“We have a great fight card lineup for boxing fans to watch and one that they will certainly get their monies worth,” said Rivera. “This Saturday, fans will also get to see two-time New England Golden Gloves Champion, Sharad Collier, who hails from Hartford, in addition to undefeated Omar Bordoy Jr from Danbury, Connecticut, among other good fighters.”

The extremely hardworking, smart, and disciplined-oriented twenty-seven-year-old orthodox fighter has scored four consecutive knockout victories, which raised his impressive knockout percentage to eighty-six. In his last outing in April, he knocked down his opponent, Randy Campbell so hard to the canvas that he broke his ankle in several places and had to be lifted out of the ring on a stretcher, just thirty seconds into the fight.

“Popeye The Sailor Man” is a perfect nickname for Rivera since he closely resembles the iconic comic strip character with his anchor tattoo, massive forearms, and superhuman like strengthen in the ring. He even successfully incorporates his Popeye persona by wearing a sailor’s cap and dangling a corncob pipe from his mouth before and after fights and during interviews. His catchphrase is: “I am Popeye The Sailor Man. I am strong to the finish because I eat my spinach.”

Rivera has been an extremely active fighter, boxing every two to three months. This will be his third bout of year. He had five last year. He has looked better and sharper each time that he has been in the ring. Rivera would like to fight two or three more times before the end of the year, obtain another regional belt, and continue to climb up the light heavyweight divisional rankings.

“Boxing is my life and everything that I have accomplished in life, I owe it to boxing,” said Rivera. “The vast majority of fighters love to fight, but really hate to train, however, I love this sport so much that I also enjoy training camp just as much as I do fighting, so much so, that I train year around.”

As one of the best and without a doubt, the hardest hitting boxing prospects in New England, Rivera has the potential to one day fight for a world title. Despite only having seven professional bouts, he has a great deal more experience than the average boxer with a similar number of fights because he has gained invaluable boxing exposure by sparring with many great fighters and he has held his own with them. He has been in the ring with former world champions and title challengers, Demetrius Andrade, Chad Dawson, Jean Pascal, Peter Quillin, Cardona, and Scully, along with up-and-coming contenders, Joe Smith Jr., and undefeated Marcus Brown and Charles Foster.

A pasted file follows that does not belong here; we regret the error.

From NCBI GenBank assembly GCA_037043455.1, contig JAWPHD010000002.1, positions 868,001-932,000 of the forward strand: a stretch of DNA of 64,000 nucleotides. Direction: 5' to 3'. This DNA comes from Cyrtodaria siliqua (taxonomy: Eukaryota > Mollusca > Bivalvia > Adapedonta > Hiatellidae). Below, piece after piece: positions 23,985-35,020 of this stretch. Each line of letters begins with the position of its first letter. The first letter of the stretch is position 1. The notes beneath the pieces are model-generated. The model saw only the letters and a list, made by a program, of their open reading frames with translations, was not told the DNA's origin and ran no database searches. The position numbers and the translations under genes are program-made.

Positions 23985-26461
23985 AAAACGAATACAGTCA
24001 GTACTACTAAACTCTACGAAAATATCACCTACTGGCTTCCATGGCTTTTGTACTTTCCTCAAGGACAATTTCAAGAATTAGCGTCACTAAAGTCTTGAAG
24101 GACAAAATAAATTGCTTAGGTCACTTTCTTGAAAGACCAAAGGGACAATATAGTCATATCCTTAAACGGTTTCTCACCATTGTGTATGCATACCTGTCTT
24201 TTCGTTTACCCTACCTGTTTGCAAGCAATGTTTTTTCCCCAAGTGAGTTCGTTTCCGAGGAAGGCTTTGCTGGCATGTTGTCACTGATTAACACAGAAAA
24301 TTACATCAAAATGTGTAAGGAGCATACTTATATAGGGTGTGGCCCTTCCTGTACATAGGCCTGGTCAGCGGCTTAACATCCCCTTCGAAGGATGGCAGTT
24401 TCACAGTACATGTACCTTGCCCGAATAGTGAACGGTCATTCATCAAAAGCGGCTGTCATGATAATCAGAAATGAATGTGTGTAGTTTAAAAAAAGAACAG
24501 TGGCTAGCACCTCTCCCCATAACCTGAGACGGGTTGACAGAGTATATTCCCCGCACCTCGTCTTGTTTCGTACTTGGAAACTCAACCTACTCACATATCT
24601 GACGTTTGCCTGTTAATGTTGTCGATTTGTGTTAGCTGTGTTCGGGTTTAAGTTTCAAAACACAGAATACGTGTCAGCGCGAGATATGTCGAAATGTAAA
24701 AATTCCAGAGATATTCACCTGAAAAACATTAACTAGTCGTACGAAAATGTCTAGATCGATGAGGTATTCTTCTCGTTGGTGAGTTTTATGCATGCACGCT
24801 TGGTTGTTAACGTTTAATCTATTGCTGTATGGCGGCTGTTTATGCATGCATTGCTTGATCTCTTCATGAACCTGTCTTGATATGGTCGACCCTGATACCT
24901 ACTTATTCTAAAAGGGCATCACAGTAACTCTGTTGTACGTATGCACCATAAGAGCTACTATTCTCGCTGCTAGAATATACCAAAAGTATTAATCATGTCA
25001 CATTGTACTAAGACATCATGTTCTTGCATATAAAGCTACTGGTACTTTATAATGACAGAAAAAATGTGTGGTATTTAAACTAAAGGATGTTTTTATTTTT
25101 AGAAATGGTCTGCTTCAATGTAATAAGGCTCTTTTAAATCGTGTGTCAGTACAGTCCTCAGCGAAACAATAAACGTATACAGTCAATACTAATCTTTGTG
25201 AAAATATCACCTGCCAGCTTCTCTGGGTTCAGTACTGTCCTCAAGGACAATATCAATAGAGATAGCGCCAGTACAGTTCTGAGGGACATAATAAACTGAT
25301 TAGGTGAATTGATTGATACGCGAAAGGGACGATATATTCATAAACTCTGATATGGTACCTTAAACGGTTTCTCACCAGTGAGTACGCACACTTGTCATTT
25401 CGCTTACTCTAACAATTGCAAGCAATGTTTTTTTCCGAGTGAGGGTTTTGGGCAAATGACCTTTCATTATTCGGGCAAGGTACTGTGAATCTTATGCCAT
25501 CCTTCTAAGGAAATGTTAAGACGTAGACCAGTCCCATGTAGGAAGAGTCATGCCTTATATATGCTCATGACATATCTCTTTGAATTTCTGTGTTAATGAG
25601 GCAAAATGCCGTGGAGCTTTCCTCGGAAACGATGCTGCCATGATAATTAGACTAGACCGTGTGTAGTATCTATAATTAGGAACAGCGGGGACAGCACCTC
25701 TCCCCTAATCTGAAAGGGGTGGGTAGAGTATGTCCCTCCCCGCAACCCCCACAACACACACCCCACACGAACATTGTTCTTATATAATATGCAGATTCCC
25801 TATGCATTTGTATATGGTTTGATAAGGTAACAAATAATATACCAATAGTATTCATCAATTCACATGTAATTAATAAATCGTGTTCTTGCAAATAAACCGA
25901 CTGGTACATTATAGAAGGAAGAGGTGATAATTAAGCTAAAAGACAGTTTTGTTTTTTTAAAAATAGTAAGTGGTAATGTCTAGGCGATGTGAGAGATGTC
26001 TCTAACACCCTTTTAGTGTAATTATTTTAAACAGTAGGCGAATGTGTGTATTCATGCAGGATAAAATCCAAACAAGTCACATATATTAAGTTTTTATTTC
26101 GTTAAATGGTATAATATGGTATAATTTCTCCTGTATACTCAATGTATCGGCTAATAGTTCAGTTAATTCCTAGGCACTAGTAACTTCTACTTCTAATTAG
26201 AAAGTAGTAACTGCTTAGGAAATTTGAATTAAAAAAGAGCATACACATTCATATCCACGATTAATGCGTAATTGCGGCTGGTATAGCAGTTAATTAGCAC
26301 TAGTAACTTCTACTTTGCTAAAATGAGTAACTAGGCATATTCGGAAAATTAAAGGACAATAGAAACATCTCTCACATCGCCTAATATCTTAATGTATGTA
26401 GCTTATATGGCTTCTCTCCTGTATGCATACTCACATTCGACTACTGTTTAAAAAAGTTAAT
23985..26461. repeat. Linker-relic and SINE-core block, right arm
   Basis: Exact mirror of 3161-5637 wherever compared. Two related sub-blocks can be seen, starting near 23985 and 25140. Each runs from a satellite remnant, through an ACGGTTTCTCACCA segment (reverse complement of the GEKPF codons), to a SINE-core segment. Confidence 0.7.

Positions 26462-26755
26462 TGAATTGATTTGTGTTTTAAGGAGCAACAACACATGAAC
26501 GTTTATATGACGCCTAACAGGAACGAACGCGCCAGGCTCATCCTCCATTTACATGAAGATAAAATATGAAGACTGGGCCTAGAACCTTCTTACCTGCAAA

“I like sparring because you can learn so much from fighting and working out with these great boxers,” said Rivera. “I am like a sponge because I try to absorb as much information as I can and pick up skills that I can incorporate into my training and fights that will make me a much better boxer and so far, it has paid off.”

Rivera, who started boxing before he could read or write, compiled a good (40-8) amateur record. Along the way, he defeated Elvis Fergus, who was the number one-ranked fighter in his division and Miguel Tatoe, who was the fourth best boxer in his weight class. He made it to the semifinals of the 2016 Olympic Trials. Rivera won the 2016 Rocky Marciano Tournament and the 2015 Hartford Boxing Tournament.

For more information on Rivera and the latest updates on his upcoming boxing bouts, friend him on Facebook at Richard Rivera and add him on Instagram @Popeye The Sailor Man. You can also check out his boxing company, Hartford Boxing on Facebook at Hartford Boxing Center, on Twitter @hartfordboxing, Instagram @hartford.boxing.center, and YouTube: /c/Hartford Boxing Center.